The brains of shy or introverted individuals might actually process the world differently than their more extroverted counterparts, a new study suggests.
About 20 percent of people are born with a personality trait called sensory perception sensitivity that can manifest itself as the tendency to be inhibited, or even neuroticism. The trait can be seen in some children who are "slow to warm up" in a situation but eventually join in, need little punishment, cry easily, ask unusual questions or have especially deep thoughts, the study researchers say.
The new results show that these highly sensitive individuals also pay more attention to detail, and have more activity in certain regions of their brains when trying to process visual information than those who are not classified as highly sensitive.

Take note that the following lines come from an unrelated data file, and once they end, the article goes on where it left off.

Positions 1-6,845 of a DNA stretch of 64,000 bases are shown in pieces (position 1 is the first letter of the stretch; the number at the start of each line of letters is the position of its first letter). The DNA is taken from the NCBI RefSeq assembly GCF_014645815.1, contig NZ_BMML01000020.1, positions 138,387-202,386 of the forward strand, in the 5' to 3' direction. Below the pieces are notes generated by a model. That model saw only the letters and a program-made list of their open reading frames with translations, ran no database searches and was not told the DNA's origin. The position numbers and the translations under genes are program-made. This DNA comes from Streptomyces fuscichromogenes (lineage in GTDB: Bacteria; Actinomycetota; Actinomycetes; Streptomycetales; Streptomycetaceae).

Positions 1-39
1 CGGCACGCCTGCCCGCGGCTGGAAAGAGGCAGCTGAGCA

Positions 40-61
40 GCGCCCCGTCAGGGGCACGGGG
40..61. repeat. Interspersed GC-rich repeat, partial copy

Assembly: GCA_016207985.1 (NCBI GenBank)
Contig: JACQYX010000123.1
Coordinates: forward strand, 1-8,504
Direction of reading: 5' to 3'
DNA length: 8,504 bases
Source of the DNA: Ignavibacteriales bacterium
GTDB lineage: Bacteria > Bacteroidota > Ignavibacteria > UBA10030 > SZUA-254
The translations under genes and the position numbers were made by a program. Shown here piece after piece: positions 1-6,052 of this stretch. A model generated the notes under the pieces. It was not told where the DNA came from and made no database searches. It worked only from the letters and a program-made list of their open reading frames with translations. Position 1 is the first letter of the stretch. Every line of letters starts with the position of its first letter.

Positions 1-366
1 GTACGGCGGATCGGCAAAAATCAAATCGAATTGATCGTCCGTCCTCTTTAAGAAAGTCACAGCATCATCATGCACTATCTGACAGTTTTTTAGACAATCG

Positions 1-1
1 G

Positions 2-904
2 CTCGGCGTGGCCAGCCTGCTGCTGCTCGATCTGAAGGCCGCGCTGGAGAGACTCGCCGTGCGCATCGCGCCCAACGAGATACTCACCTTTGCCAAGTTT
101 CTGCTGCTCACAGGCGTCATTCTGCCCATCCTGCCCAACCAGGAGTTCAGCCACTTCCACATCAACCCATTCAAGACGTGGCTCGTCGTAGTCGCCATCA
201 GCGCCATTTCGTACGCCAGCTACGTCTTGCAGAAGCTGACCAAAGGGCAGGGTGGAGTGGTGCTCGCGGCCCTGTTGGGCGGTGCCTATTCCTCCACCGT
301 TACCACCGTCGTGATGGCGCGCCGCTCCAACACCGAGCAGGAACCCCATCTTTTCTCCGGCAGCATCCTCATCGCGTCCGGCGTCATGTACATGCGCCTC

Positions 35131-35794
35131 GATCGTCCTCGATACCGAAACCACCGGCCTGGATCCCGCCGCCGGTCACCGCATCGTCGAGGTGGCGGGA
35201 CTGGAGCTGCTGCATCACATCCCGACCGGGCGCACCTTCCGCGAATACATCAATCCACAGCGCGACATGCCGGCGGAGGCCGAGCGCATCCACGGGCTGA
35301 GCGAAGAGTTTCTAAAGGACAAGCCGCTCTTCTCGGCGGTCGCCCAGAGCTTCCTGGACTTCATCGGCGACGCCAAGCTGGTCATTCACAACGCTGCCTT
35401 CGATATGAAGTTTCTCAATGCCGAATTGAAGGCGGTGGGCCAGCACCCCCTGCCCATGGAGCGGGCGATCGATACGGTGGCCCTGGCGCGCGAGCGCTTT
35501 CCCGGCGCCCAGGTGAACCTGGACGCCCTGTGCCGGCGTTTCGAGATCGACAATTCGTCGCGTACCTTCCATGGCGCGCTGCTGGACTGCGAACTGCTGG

The study was conducted by researchers at Stony Brook University in New York, and Southwest University and the Chinese Academy of Sciences, both in China. The results were published March 4 in the journal Social Cognitive and Affective Neuroscience.
Individuals with this highly sensitive trait prefer to take longer to make decisions, are more conscientious, need more time to themselves in order to reflect, and are more easily bored with small talk, research suggests.
Sensitive all around?
Previous work has also shown that compared with others those with a highly sensitive temperament are more bothered by noise and crowds, more affected by caffeine, and more easily startled. That is, the trait seems to confer sensitivity all around.
The researchers in the current study propose the simple sensory sensitivity to noise, pain, or caffeine is a side effect of an inborn preference to pay more attention to experiences.